Criminal Charges for Landlord After Tenant Trashes Rental

by Chris on November 29, 2010

A Pennsylvania landlord has just been assessed $8,000 in fines, and faces criminal charges after his tenant trashed his rental unit.

The landlord claims he was not aware of the poor condition of the property until he was alerted by local officials that there was a problem.  

Police were dispatched to the rental when neighbors complained of trash visible outside, and foul odors coming from the rental property. After doing a walk-through, the police filed a criminal report, citing the landlord for public nuisance. Local authorities have since condemned the unit.

Authorities also conducted an inspection of the property.  The landlord attempted to explain to the inspectors that he was still working on cleaning the place up, but they proceeded to recommend he be fined.  A civil court judge has affirmed the town’s position with respect to the assessment of $8,000 against the landlord.  

Possible consequences of the pending criminal charges could include paying for clean up and odor mitigation if town officials decide to contract the work out rather than allowing the landlord to complete the job.

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Click Here to Receive Landlord Credit Reports.Disclaimer: The information provided in this post in not intended to be construed as legal advice, nor should it be considered a substitute for obtaining individual legal counsel or consulting your local, state, federal or provincial tenancy laws.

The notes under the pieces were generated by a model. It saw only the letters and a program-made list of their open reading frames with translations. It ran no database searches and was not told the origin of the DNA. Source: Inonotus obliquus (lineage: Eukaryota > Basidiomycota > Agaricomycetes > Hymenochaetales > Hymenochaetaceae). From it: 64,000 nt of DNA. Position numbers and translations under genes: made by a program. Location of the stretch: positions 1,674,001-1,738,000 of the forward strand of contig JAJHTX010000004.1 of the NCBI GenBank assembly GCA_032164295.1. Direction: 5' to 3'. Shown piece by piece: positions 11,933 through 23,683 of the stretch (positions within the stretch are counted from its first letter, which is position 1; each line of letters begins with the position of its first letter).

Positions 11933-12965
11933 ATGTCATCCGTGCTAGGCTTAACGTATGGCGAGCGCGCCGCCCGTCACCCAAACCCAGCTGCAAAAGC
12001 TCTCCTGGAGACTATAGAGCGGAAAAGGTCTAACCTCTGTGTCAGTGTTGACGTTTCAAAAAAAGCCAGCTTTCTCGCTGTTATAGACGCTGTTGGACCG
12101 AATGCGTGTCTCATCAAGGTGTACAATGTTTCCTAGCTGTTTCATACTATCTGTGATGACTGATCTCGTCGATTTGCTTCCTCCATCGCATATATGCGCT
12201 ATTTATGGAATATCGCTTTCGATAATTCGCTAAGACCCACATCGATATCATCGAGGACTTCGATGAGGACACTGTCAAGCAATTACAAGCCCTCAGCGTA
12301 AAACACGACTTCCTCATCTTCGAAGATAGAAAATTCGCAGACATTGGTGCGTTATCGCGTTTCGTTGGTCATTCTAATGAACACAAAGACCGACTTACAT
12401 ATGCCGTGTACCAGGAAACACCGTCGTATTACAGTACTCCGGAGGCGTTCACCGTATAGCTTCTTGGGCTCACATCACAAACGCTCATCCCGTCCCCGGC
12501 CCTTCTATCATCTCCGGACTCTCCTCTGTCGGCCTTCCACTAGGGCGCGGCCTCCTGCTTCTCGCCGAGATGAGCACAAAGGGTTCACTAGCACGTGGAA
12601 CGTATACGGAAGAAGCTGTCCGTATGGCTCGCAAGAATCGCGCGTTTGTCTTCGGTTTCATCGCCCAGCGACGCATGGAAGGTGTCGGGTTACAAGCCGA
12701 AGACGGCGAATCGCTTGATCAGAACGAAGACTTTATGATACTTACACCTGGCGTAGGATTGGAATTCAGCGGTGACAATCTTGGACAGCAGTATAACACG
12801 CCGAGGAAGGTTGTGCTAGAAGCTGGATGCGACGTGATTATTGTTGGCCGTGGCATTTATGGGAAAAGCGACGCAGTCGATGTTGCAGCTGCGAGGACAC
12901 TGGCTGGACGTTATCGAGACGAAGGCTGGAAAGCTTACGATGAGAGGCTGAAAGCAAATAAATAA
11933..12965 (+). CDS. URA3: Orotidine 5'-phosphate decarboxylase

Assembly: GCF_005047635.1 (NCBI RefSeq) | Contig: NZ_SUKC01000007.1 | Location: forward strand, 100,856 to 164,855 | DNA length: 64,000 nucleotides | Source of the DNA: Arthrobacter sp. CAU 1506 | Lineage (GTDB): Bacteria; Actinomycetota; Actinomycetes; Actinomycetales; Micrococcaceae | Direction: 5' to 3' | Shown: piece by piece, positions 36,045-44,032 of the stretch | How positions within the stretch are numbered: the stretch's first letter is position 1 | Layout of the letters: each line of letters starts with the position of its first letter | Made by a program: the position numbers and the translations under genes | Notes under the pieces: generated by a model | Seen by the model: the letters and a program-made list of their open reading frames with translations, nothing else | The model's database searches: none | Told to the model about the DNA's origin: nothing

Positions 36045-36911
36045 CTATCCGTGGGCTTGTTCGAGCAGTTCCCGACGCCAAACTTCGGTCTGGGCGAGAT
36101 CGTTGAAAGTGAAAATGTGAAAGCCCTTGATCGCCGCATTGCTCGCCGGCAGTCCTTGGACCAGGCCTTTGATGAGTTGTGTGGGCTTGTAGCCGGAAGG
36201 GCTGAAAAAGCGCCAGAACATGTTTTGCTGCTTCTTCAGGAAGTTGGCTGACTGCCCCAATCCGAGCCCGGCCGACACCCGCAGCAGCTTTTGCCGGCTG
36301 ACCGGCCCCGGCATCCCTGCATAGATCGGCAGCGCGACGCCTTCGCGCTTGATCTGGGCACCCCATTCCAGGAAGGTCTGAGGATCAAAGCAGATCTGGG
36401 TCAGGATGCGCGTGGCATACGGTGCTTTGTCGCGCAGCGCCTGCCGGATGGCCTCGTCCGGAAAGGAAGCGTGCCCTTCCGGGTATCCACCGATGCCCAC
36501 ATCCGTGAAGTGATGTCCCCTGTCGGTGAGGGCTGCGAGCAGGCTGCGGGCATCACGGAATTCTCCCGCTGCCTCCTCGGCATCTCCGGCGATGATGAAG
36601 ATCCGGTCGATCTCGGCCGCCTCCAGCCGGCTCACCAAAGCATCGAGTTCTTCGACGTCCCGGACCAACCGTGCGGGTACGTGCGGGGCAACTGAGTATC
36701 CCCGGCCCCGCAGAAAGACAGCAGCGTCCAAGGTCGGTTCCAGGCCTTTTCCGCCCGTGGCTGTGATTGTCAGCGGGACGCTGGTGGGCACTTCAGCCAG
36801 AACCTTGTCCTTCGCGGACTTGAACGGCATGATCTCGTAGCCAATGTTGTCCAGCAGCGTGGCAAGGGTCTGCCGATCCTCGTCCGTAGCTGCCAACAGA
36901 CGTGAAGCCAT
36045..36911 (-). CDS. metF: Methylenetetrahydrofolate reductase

{ 3 comments… read them below or add one }

Paul Broni November 30, 2010 at 6:34 am

Granted, the tenant trashed the rental, but this says it all:

“The landlord claims he was not aware of the poor condition of the property until he was alerted by local officials that there was a problem. ”

This didn’t happen overnight, and I’ll wager it had been a problem for some time. So…whose fault is that?

Neal November 30, 2010 at 8:10 am

What value was this, no information about the landlord if he/she had been responsive…etc
what message were you trying to give ?

jimmyd2 November 30, 2010 at 8:34 am

I am a landlord and a code enforcement official and am skeptical about the accuracy of this story. I suspect there is more in play than what was written here. I would like to know what kind of a history that jurisdiction has with this property owner. We deal with slumlords all the time. We don’t give them “warnings” after we have negative history with a property. You don’t always get a warning from a cop when he pulls you over for speeding, you’re not entitled to one. If the landlords screening of tenants consistently left a lot to be desired and this kind of thing had happened before the action described would be reasonable.

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